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Paris! we just can't leave you

Clean energy advances through local elections

We need national and international action to fight climate change, but states and cities have also been a critical piece of the solution. On Election Day last week, cities in Ohio and New Jersey joined the shift towards “community choice” electricity supporting the expansion of renewable energy projects, local jobs, and affordable power by giving local governments, rather than utility companies,  the power to choose clean energy options. 

Public transportation was on the ballot too this year and a number of cities and states voted on  clean-energy transit and emissions-reducing measures. To highlight just a few:

  • Denver approved a small sales tax increase which will fund clean energy jobs and climate justice programs
  • Austin, TX voted to provide funding for transit improvements, increasing public safety and reducing carbon emissions
  • San Diego’s new mayor says that reducing dependence on cars is a top priority.
  • Nevada voters added a 50% clean energy mandate to the state’s constitution.
  • Seattle passed a measure to strengthen investments in equitable, clean-energy transit.

Paris—on ne peut juste pas te quitter

On the morning after Election Day, the United States became the first country to exit the Paris climate agreement—the conclusion of a process President Trump started in 2019. The move was symbolic of the administration’s ongoing hostility to the international consensus about the urgency of responding to the climate crisis. The U.S.'s self-imposed isolation is likely to be short-lived, however, as President-elect Biden repeated his pledge to rejoin the Paris Accord on his first day in office. Other world leaders congratulating Biden on his election were quick to welcome the U.S. back into the climate fight

Climate policy advocates are welcoming the coming about-face on federal climate policy, while noting that rejoining Paris will be the easy part, compared to the monumental work that will be necessary.

Recovery 2021: clean energy, COVID and climate

Given the enormity of the crisis, what should Biden do first on climate? Climate advocates and policymakers are already making plans and proposals. With Republicans likely to retain a majority in the Senate, the incoming administration is expected to use the President’s executive powers to direct federal agencies, including but not limited to the EPA and Department of the Interior, to join forces in confronting climate change. “When President-elect Biden rolled out his climate plan,” said Biden adviser Stef Feldman, “he made it clear he sees this as an all-of-government agenda, domestic, economic, foreign policy.”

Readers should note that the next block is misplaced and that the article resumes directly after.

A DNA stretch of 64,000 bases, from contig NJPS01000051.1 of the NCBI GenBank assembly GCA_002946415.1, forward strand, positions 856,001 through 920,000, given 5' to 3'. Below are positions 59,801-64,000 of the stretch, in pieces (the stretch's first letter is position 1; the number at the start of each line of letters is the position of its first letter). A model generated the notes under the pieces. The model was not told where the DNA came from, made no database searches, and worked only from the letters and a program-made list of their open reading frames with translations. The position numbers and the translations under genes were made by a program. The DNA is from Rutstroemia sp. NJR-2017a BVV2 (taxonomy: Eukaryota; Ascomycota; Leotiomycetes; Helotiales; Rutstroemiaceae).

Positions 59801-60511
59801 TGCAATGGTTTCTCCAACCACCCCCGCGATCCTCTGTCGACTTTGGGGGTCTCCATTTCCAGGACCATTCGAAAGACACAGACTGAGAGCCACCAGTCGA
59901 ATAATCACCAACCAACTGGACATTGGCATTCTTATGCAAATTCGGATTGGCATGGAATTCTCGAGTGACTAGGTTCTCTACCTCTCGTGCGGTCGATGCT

While some nations are doing much better than others, a necessary focus on COVID-19 recovery will has the potential to  create consequential choices between reinvesting in polluting industries and fossil fuel energy, and forward-looking investments in clean energy solutions. The renewable power sector appears ready to meet the challenge of fueling a clean energy recovery, reporting record growth in 2020. Accordingly, investors are betting that the Biden administration will accelerate a shift towards clean energy.

Parting shots from a lame duck

In the wake of US President Trump’s defeat in the November 3rd general election, his administration redoubled its efforts to undercut climate action. Neil Chatterjee, the Trump-appointed chairman of the Federal Energy Regulatory Commission, was demoted shortly after announcing his public support for regional carbon tax policies. Other federal climate experts have also been abruptly ousted and replaced by climate skeptics, including Craig McLean, NOAA’s acting chief scientist and Michael Kuperberg, the scientist responsible for developing the congressionally-mandated National Climate Assessment.